What can Palestinians learn from the American civil rights movement? Appealing to the Jewish conscience
* Aziz Abu Sarah
WASHINGTON, DC – The struggle for civil rights, freedom and independence is not unique to the Palestinian people. Many nations have traveled the same road. Palestinians today have the advantage of looking back and learning from those who succeeded in their struggles.
The American civil rights movement in particular has important lessons for those working to forge peace between Israelis and Palestinians. It succeeded in using non-violent strategies to bring about the end of legally sanctioned segregation in the United States. What principles can the Palestinians learn from the movement?
The civil rights movement in the United States based its struggle on messages that were hard to disagree with, even for those who did not identify with its aims and objectives. Prominent civil rights leader Dr. Martin Luther King, Jr., for instance, reminded the American people of one of the most basic principles in their constitution: “all men are created equal”. He highlighted the law of humanity and lifted it above man-made laws. He called any law or practice that denigrates human dignity or limits freedom unnatural and immoral, and said these laws shouldn’t be obeyed because they inspire a false sense of superiority in one race against another. He touched people’s hearts by reasoning with them and speaking their own language.
Dr. King appealed to the deepest consciousness of the American people. He invoked the highest standard of American values: the constitution and the writings of the founding fathers. Thus, his appeals reached millions of American people and resonated within their hearts and minds.
In the same way, Palestinians can reach the hearts and minds of the Jewish citizens of Israel by appealing to their hopes and fears, ideals and principles. But as Israel has no constitution, this means calling on the Hebrew Scriptures and Jewish traditions.
By presenting Jewish morals, standards and beliefs in a new light, Palestinians can make their arguments more salient to Israelis. For example, the words of the prophet Isaiah are particularly resonant, especially as they are read during the Yom Kippur service: “Is not this the kind of fasting I have chosen: to loose the chains of injustice and untie the cords of the yoke, to set the oppressed free and break every yoke?”
Moses’ cry to Pharaoh is also powerful: “Let my people go”. Moses was asking for freedom, and his words are sharper than any sword. It is a phrase that can reach the hearts of the Jewish community far more effectively than any angry slogan or threat.
Palestinians should also appeal to Israel’s democratic ideals. As Israel maintains a belief in liberty and self-determination, so should Palestinians insist that Israel live up to its own ideals. This means highlighting that true democracy cannot allow for the occupation and oppression of others.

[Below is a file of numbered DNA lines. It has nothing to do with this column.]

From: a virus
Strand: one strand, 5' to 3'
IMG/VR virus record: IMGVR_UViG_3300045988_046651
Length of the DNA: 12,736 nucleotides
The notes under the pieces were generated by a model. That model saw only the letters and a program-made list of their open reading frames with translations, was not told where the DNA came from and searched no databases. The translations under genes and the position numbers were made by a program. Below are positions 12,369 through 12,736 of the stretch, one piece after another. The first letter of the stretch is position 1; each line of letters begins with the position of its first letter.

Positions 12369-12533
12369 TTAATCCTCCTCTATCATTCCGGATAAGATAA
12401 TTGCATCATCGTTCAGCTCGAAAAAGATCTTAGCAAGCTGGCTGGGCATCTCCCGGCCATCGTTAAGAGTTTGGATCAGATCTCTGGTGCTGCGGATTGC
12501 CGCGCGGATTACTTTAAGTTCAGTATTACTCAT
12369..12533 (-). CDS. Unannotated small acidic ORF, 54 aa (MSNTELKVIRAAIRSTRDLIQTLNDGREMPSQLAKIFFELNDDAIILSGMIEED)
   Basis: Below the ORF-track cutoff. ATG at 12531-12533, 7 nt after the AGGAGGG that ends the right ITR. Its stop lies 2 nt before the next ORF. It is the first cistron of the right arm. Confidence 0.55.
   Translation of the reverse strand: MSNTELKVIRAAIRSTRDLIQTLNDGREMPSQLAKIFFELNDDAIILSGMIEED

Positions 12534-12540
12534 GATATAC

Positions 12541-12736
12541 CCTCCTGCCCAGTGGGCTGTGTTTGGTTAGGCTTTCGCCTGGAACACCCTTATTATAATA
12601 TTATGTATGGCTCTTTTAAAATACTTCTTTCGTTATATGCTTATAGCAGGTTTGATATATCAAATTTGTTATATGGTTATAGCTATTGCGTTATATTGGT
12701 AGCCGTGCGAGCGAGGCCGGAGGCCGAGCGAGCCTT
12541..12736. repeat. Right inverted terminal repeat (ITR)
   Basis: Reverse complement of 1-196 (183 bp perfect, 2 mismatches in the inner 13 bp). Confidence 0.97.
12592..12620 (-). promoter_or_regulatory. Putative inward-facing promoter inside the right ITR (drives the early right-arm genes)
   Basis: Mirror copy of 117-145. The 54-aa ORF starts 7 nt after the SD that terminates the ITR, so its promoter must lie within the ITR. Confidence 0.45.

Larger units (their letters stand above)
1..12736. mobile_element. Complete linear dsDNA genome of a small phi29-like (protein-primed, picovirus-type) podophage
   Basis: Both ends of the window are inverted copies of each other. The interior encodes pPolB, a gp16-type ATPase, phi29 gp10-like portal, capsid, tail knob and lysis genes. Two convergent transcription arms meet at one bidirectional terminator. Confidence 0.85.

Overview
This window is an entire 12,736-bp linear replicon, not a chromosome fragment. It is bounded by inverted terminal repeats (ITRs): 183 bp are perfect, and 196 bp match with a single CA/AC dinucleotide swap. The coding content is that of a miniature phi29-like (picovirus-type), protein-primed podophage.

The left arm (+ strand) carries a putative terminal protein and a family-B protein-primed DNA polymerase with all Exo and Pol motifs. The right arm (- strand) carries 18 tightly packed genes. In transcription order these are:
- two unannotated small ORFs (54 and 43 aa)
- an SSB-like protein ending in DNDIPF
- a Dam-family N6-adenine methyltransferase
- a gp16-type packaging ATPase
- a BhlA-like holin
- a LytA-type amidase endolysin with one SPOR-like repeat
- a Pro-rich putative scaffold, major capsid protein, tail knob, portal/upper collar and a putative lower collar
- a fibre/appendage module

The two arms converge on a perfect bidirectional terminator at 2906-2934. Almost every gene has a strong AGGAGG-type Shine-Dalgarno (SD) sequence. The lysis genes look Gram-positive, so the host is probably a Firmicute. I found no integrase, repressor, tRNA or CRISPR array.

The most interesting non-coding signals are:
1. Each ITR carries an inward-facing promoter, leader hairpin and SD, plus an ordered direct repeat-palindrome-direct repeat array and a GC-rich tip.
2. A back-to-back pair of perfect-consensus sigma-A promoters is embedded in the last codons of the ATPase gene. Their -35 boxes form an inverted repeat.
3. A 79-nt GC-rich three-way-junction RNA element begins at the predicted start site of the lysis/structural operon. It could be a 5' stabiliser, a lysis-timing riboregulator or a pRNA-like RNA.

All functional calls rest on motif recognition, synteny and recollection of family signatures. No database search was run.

In recent years, many Palestinians have chosen non-violence as a form of resistance, from weekly demonstrations against the Israeli separation barrier to economic and cultural boycotts. However the majority of activities have been unilateral or have failed to reach the mainstream Israeli public.
In America, the civil rights movement geared its campaign toward the large silent majority of white Christians. It is time for Palestinians and Jews who support freedom to do something similar, and call on Israel to uphold the principles it claims to espouse. This appeal should not just be made with words, but through non-violent actions aimed at evoking symbols that will reach every Israeli and Jew, from the soldiers at the checkpoints and the settlers in the West Bank to the businesspeople in Tel Aviv.
The Palestinian struggle shares many similarities with Jewish history. From its fight for existence to the Diaspora experience, Jews and Palestinians have both desired a secure and free homeland.
These struggles have been burdened by disappointment. Here we can also learn from the American Civil Rights Movement. Martin Luther King wrote in his letter from Birmingham Jail about his own disappointment, but he did not let his frustration distract him from his ultimate goal. Instead, he kept building bridges between people who were divided by walls of fear, racism and even hatred. He was sustained by a belief that he was not fighting a war that would be won or lost by conventional weapons, but a struggle for the triumph of humanity over extremism.
Palestinians, like King, should fight not only for freedom, but also for humanity to defeat separation and prejudice.
* Aziz Abu Sarah is the Director of Middle East Projects at Center for World Religions, Diplomacy and Conflict Resolution at George Mason University. His blog can be found at http://azizabusarah.wordpress.com. This article was written for the Common Ground News Service (CGNews).